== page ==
Kenny's big plans for St Patrick's Day trade missions
Delegations to focus on Europe and Asia in wake of Brexit
Taoiseach Enda Kenny has told Fine Gael ministers to prepare for a vastly expanded programme of St Patrick's Day trade missions as part of a fresh attempt to lure businesses to Ireland in the wake of Brexit.
Mr Kenny will use the annual ministerial globe-trotting tradition to this year target regions in South East Asia where it is hoped major corporations will be convinced to invest in Ireland.
The Government believes investment from emerging markets could limit any potential economic damage from UK Prime Minister Theresa May's determination to cut off all ties with the EU.
St Patrick's Day delegations will also be sent to key European capitals and ministers will be tasked with drumming up support from EU leaders as Brexit negotiations come closer. Ministers will travel to the UK and US but there will be a stronger focus on European cities and emerging markets in Asia and South America.
Last week, the Taoiseach set out his plans for St Patrick's Day at a meeting of Fine Gael ministers. He also instructed ministers to set out a clear schedule of Brexit-related work their departments will undertake in the coming weeks and months.
May's speech on her plans to push for a so-called hard Brexit has put huge pressure on the Government to prepare for the fallout from Britain's decision to leave the EU single market and customs union. The Government suffered another blow on Friday when EU Commissioner Pierre Moscovici said a trade deal between the EU and UK can only begin after the two-year-long Brexit negotiations are completed. May has yet to officially begin the exit process by triggering Article 50 of the Lisbon Treaty but is expected to do so in March.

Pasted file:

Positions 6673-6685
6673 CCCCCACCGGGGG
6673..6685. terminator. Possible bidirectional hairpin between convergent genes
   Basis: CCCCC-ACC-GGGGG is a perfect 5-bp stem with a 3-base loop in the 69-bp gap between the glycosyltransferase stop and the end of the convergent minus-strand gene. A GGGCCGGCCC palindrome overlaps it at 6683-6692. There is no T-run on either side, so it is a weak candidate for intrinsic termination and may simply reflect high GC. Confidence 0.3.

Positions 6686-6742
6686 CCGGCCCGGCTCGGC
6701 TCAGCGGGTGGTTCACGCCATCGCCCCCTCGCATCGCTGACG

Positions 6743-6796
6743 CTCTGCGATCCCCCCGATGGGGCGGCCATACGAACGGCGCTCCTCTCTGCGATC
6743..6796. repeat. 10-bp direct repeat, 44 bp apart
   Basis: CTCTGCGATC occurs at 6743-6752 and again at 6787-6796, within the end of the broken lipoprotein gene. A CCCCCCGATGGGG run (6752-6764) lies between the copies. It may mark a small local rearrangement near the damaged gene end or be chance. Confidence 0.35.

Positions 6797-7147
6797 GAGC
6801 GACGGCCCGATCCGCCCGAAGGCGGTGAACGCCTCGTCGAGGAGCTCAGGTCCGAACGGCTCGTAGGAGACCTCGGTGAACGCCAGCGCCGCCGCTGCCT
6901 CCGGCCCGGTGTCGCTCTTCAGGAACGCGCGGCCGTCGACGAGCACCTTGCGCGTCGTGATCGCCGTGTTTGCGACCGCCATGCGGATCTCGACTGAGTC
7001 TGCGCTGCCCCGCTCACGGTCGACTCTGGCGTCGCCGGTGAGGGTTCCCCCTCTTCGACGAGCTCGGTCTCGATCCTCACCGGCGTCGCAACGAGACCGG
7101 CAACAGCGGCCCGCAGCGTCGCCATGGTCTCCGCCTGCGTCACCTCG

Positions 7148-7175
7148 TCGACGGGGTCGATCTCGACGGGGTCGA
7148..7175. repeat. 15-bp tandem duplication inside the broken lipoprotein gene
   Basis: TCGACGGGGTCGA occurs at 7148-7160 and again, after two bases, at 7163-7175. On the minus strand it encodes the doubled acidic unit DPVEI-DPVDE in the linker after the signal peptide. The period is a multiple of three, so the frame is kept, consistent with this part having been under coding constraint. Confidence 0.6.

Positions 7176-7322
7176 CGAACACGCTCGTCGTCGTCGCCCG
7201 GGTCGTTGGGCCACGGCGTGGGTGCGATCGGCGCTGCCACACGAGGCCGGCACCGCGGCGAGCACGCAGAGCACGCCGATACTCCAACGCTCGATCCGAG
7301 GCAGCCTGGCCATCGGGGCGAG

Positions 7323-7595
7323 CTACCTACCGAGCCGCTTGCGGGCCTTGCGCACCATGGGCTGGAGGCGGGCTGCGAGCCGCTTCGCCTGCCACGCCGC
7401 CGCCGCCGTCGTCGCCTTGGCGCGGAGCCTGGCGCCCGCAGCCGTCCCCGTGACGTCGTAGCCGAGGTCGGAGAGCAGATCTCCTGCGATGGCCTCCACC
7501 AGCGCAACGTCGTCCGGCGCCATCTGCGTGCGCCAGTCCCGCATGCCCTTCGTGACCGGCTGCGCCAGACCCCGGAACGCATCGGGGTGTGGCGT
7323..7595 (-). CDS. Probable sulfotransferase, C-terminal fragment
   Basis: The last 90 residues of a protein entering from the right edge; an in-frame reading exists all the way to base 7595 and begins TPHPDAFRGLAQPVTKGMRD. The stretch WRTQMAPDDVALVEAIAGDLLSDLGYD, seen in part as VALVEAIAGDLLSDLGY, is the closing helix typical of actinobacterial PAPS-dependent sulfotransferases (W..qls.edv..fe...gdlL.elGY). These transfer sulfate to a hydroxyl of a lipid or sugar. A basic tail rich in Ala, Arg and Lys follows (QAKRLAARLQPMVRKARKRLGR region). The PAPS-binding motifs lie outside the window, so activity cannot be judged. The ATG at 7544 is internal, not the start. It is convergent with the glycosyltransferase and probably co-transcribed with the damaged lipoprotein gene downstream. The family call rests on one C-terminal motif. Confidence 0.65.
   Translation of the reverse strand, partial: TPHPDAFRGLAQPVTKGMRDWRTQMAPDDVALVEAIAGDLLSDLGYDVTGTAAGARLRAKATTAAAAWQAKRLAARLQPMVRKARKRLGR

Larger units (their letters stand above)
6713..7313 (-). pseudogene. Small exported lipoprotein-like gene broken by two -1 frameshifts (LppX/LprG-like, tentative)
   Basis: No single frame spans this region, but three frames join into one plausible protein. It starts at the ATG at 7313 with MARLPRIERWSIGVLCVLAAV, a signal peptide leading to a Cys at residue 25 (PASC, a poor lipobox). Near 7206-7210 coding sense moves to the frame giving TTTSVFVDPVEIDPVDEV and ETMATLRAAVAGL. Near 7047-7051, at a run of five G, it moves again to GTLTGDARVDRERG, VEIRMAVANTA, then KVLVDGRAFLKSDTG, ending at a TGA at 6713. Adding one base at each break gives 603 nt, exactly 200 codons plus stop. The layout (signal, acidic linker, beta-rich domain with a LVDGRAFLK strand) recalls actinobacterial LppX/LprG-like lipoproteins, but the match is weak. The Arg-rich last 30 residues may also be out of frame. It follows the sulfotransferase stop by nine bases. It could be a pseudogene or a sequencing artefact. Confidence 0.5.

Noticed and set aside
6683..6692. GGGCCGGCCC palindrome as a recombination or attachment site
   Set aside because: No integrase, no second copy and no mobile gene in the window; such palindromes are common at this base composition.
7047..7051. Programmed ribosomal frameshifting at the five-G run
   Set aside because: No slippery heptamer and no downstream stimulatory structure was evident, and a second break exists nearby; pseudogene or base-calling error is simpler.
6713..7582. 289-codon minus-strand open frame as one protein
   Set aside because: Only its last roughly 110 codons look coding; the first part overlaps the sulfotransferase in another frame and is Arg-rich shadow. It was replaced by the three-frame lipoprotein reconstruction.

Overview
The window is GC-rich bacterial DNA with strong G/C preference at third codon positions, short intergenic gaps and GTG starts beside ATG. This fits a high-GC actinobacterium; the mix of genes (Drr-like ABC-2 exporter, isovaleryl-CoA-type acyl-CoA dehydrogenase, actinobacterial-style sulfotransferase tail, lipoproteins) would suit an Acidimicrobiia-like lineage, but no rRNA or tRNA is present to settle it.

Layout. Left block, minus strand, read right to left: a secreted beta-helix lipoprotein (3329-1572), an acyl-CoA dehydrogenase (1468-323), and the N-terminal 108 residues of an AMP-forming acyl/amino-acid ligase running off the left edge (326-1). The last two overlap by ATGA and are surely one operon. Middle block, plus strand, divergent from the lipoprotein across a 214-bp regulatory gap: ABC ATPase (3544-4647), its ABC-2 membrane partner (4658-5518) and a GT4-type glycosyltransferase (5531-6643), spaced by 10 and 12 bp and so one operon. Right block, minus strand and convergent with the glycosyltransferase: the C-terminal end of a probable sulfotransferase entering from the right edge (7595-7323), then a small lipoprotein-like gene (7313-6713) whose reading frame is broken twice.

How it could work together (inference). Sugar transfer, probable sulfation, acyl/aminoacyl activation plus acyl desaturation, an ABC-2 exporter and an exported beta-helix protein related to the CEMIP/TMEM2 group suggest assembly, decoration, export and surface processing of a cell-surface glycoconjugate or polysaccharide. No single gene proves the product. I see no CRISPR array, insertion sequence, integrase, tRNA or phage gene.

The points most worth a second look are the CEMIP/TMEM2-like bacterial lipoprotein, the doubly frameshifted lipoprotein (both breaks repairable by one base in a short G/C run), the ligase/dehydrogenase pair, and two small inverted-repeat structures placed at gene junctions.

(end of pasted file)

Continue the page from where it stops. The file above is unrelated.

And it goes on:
Yesterday, Fianna Fail finance spokesman Michael McGrath said Commissioner Moscovici's comments were "highly significant and indeed alarming for Ireland".
"Commissioner Moscovici's comments in Davos on the timing of a UK/EU trade deal and his remark that there can be no talks with the UK on customs until after the two-year Article 50 process increase further the risk of a hard Brexit. Such a scenario will result in enormous negative economic consequences for Ireland," he said.
Last week, the Department of Finance said a hard Brexit could result in a 3.5pc drop in economic output over five years, a €20bn increase in our national debt and 40,000 job losses. Meanwhile, Tanaiste and Justice Minister Frances Fitzgerald has insisted Brexit will not result in significant changes to security arrangements on Ireland's border with Northern Ireland.
Ms Fitzgerald said Ireland and the UK always cooperated closely on securing the borders in the common travel area.
"In that regard a central feature of the operation of the common travel area has been that each state enforces the other's conditions of landing for non-European Economic Area nationals, thus protecting each other's borders," she told the Sunday Independent.